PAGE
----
Down six, Reds rally as Phillips drives in five

Down six, Reds rally as Phillips drives in five

Down six, Reds rally as Phillips drives in five
CINCINNATI -- Even though the Reds seemingly showed no pulse, and looked like they had no chance to beat the D-backs on Thursday, Brandon Phillips had a stern message of rebuke for some of the fans.

Don't write off the Reds, ever.

A thrilling 7-6 win over the D-backs came after scoring seven unanswered runs over the sixth and seventh innings, aided mostly by five RBIs from Phillips and the go-ahead RBI single by Todd Frazier in the seventh. As Arizona pummeled starter Mike Leake for a 6-0 lead in the top of the sixth, a loud cascade of boos came from the 21,620 fans at Great American Ball Park.

"It started off ugly, but the ending of the game was beautiful," Phillips said. "I'm glad we won that game because I know a majority of you all was going into panic mode, knowing we should be winning games and we don't have our best hitter in the lineup. I love the fans out there, period, but I feel all the booing out there was unnecessary. We're in first place. We're playing good baseball.

"I know we didn't do our job early in the game. It's not like we did it on purpose. I feel like if you're going to boo somebody, wait until the end of the game is over. You never know when guys will come up in key situations."

Even before Phillips' statement, the Reds already had themselves a huge statement win and a big boost of confidence. It was their biggest come-from-behind win since battling back from six runs down against the Nationals on May 21, 2007.

The win was magnified because the loss would have been even more crippling. Instead of gaining the four-game series split like it did, Cincinnati was poised to lose three of four to a sub-.500 Arizona team in its first series without the services of the injured Joey Votto. It also kept the Reds a half-game ahead of the idle second-place Pirates in the National League Central.

"They let you know that you can come back," Reds manager Dusty Baker said. "It shows us what we can do and what we have to do with the personnel we have without Joey."

Following a 46-minute rain delay at the start, D-backs lefty Joe Saunders was leading, 2-0, in the third inning and dominating. Saunders did not allow his first Reds hit until there were two outs in the fifth, when Devin Mesoraco lifted a soft single into left field.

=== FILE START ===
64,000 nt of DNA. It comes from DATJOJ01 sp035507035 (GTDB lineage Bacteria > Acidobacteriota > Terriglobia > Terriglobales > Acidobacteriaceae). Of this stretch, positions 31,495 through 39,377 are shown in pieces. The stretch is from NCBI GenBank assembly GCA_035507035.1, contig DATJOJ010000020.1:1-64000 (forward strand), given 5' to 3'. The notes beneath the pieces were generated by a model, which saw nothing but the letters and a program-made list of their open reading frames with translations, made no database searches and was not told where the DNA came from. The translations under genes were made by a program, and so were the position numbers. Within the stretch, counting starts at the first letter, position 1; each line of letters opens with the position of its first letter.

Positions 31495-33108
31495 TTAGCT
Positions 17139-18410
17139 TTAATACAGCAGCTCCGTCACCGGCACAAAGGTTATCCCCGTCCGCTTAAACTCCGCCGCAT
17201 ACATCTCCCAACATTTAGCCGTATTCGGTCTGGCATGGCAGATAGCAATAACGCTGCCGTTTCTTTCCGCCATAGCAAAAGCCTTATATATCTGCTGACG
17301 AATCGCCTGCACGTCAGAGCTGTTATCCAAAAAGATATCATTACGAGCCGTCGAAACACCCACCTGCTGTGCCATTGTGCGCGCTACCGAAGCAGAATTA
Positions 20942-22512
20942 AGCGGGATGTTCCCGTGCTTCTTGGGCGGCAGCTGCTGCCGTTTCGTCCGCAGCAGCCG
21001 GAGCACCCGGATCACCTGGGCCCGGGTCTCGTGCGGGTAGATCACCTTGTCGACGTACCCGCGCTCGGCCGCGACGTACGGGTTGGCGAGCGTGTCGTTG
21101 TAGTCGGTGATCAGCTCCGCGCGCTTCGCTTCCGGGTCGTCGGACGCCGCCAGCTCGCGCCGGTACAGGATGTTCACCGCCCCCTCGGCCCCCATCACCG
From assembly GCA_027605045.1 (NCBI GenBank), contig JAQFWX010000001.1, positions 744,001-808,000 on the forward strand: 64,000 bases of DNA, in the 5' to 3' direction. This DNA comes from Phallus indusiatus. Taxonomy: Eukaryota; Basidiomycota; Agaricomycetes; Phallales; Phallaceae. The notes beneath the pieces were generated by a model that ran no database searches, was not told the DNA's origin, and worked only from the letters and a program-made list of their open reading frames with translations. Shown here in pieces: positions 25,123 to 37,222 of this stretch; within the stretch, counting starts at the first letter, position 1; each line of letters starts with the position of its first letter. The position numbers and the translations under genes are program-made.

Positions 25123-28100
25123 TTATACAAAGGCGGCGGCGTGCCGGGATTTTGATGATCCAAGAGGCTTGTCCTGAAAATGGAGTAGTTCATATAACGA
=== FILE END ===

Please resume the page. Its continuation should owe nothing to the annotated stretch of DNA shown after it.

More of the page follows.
Aaron Hill hit a two-out solo homer to left field off of Leake in the fifth, and Arizona blew the game open in a three-run sixth. Justin Upton and Chris Young started the rally with back-to-back doubles for one run, followed by Henry Blanco's first homer of the season, a two-run shot.

"We kind of gave them something in the sixth," Baker said. "I was upset there for a while because we were throwing guys ... nothing but fastballs inside."

The Reds finally perked to life offensively in the bottom of the sixth as Drew Stubbs and Wilson Valdez began with back-to-back singles. On a 1-1 pitch, Phillips drove one inside the left-field foul pole for a three-run home run that made it a three-run game.

It proved to be only the beginning of the comeback. Meanwhile, Alfredo Simon had another strong relief outing with 1 1/3 scoreless innings for his second win in his last three appearances. Simon has a 1.00 ERA over his last 21 games.

The four-run seventh helped push the Reds into the lead. Against reliever Bryan Shaw, pinch-hitter Xavier Paul and Stubbs drew four-pitch walks to create sparks. In a key play, Valdez reached when his grounder skipped under first baseman Paul Goldschmidt's glove and down the right-field line to score Paul. It was ruled an error on Goldschmidt.

"It's a play I've got to make and I wasn't able to make it," Goldschmidt said. "Looking back on it, I probably tried to rush it and in the back of my head tried to turn a double play when I really just need to field that ball and get one out."

After fouling off a 2-2 pitch from Shaw, Phillips tied the game with a two-run double lined to center field, which gave him his five RBIs. Two batters later with two outs, Frazier bested sidearm righty Brad Ziegler with a lined RBI single to center that scored Phillips with the go-ahead run.

"That was pretty fun," Frazier said. "Especially in the beginning there, we were a little dead. We couldn't really put anything together. Brandon was the spark plug and got us going. We know we can hit. Do we want Joey in there? Of course. At the same time, we have to play without him. We understand that. We have to put big innings together. When we have runners on, we have to do something with it. We did today."

Logan Ondrusek notched two outs in the eighth and Sean Marshall finished the inning despite giving up back-to-back singles. Aroldis Chapman had a clean ninth, with the last two batters striking out, for his 15th save.

As Goldschmidt swung and missed to end it, this time fans roared with approval.

"That win right there, it was a great win," Phillips said. "It makes us feel good to shut a lot of people up. We can just build off that win. It's time for us to start attacking teams earlier instead of waiting until the last minute. The way we won the game just shows you that the game is never over, regardless of the fact. You just have to keep on going."

Mark Sheldon is a reporter for Read his blog, Mark My Word, and follow him on Twitter @m_sheldon. This story was not subject to the approval of Major League Baseball or its clubs.